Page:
Ian remarked that for the Elves there is nothing they don’t know about their eventual end. He went on to comment that most polytheistic belief systems, such as exists in Tolkien’s Middle-earth,  recognize a supreme power devoid of interest in the specific, and that in pushing Melkor beyond the walls of the world it was the Valar who separated ‘good’ from ‘evil’ and not Iluvatar.

Laura observed that often in polytheistic religions the minor ‘gods’ battle against one another, and we have noted that the Valar often do the same.

Ian noted that a single author (Tolkien) has constructed the same, and good and bad are not differentiated by the Supreme Power.

Eileen picked out the examples of Túrin and Nienor and Hurin and Morwen and wondered how a loving God could let their suffering happen? And was it the result of their free will?

Angela noted that there have been lots of discussions about free will.

Ian proposed that what we have been looking at were examples of a Supreme Power adding the unexpected.

Eileen thought there was always evil, even when Melkor is gone or absent.

Laura observed that we know little about the religious beliefs of the Dwarves and the hobbits.

Chris proposed that the Dwarves may have reverenced Aule as he was their creator.

Ian went on to note that there is little technology in the Shire, and apparently no market for it. The gunpowder suggested in the ‘blasting fire’ at Helm’s Deep, and Gandalf’s fireworks at the party, are associated with wizardry.

Tim asked ‘but are they gunpowder?’

I then drew attention to Sauron’s non-repentance at the start of the Chapter, motivated by his anxiety over humiliation, and wondered at the possibility of historicizing this idea of humiliation.

Laura cited the treatment of Germany by France at the Treaty of Versailles and Hitler’s subsequent devastation as retribution of the location at Versailles where the railway carriage and triumphal statue stood.

Angela noted that Morgoth is also humiliated. But Tim observed that humiliation depends on how the individual reacts.

Eileen remarked that the ‘nearly-repenting’ of Gollum is particularly interesting.

Chris commented that the Ring would not have been destroyed if Gollum had repented. Ian qualified this by observing that it would have been Smeagol who repented.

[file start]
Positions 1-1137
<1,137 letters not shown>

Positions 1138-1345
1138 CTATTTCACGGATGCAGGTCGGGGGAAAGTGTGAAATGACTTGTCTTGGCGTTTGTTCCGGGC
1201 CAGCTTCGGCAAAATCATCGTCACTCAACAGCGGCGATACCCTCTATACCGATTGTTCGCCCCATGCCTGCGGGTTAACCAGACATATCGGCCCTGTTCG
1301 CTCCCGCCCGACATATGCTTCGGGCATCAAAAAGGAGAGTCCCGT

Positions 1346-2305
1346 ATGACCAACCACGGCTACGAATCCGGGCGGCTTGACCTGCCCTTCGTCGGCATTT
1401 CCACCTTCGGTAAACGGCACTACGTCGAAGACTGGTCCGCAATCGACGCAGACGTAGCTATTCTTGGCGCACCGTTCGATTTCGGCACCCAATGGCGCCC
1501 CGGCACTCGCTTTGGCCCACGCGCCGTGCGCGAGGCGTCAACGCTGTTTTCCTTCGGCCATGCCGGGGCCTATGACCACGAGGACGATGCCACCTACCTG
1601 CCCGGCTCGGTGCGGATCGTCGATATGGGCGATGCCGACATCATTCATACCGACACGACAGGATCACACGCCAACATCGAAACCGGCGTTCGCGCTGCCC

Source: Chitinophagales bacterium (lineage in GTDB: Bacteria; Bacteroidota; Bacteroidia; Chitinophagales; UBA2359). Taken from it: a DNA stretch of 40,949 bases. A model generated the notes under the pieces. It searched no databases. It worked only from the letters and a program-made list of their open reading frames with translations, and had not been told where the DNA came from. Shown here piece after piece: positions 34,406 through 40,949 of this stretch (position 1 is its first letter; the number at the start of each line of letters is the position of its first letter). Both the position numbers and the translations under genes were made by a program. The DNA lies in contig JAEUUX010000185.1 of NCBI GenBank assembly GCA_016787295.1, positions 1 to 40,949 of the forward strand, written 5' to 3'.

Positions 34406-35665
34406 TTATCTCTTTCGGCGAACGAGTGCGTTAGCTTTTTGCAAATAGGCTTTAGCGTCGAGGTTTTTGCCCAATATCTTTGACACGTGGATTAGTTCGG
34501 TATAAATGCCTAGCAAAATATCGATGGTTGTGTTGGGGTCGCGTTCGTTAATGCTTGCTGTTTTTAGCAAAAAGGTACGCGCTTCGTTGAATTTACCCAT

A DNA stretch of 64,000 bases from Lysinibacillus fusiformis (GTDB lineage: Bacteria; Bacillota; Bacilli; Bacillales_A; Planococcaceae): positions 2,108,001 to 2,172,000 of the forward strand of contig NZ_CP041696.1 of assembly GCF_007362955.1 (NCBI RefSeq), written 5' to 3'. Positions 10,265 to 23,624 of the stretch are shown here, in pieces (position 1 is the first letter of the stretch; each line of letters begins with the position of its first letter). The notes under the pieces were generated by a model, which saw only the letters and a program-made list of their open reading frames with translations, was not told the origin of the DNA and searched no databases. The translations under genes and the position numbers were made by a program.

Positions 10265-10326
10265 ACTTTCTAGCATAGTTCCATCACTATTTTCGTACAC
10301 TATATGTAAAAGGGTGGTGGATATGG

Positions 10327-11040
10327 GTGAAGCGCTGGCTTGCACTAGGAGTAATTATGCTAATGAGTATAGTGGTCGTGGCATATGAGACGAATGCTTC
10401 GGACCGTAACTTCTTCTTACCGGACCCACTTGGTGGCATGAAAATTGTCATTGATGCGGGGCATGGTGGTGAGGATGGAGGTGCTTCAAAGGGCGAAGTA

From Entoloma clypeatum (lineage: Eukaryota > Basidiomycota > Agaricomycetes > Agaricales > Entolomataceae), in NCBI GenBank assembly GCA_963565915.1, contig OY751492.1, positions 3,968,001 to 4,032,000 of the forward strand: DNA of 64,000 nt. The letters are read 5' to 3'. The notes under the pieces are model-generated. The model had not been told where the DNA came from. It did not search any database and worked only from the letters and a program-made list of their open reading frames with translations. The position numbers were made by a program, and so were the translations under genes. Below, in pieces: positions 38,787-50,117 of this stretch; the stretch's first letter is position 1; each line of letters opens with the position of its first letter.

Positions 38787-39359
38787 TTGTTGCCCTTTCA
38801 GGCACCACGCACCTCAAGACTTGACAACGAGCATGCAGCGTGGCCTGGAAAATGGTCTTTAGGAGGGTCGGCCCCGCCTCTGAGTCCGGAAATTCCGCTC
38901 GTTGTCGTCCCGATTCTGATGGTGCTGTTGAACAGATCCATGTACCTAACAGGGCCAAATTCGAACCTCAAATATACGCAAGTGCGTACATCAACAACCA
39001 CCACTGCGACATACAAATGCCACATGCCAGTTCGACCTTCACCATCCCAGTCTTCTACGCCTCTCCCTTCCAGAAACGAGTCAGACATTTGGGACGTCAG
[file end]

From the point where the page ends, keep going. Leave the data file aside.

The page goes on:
Chris also noted that Sauron must have had a conscience if he was ashamed. Eileen remarked that he didn’t want to show this in front of his peers.

Angela remarked on the bonds Melkor puts on Sauron and wondered what the hold actually was.

Tim proposed that Melkor’s power over Sauron is equivalent to the Ring’s power over Gollum.

Angela remarked that she has often thought of the seductive hold of Melkor over Sauron in terms of drug addiction.

Chris observed that the Ring has part of Sauron in it and that is what corrupts Gollum.

In the context of the effect of the rings on those to whom they are given, I remarked that unlike other life forms, dwarves cannot be turned into ‘shadows’. Ian observed that they cannot be corrupted in this way because they are not the creation of Iluvatar.

Laura noted the poetic description of the Ringwraiths: that they ‘cried with the voices of death’.

Ian then proposed that the Ringwraiths were and extension of Sauron’s desire for control and destruction.

Angela moved on to consider the statement that Elrond gathers the wise in Rivendell, and wondered who, apart from the Heirs of Isildur, because the arrival of Gandalf post-dated the founding of Rivendell by many centuries?

Tim and Angela noted that Rivendell was founded in the Second Age, and Tim remarked that they need not have gathered all at once, but that could have been an evolution of incomers.

Laura questioned whether these are other than Elves and Men? We had already ruled out Dwarves.

Carol commented that the 3 rings ‘could ward off the decays of time and postpone the weariness of the world’, so Galadriel uses Nenya to maintain Lothlorien, which isn’t natural.

Angela remarked that Lorien is timeless and protected not just by Galadriel’s magic but by the warrior Elves who patrol its borders.

Carol went on: ‘though the ring of sapphire is with Elrond at Rivendell, it doesn’t confer timelessness like Nenya, and Rivendell, though hidden, is accessible at times by mortals’.

Tim noted that Rivendell is on the other side of the mountains, and Angela remarked that it is hidden by the landscape while Lorien is on the flat.

It was generally agreed that we still haven’t finished with this chapter, so we will pick it up again next time. Meanwhile, we still have the Fall of Gondolin to prepare for the time when we can call The Silmarillion finished (!)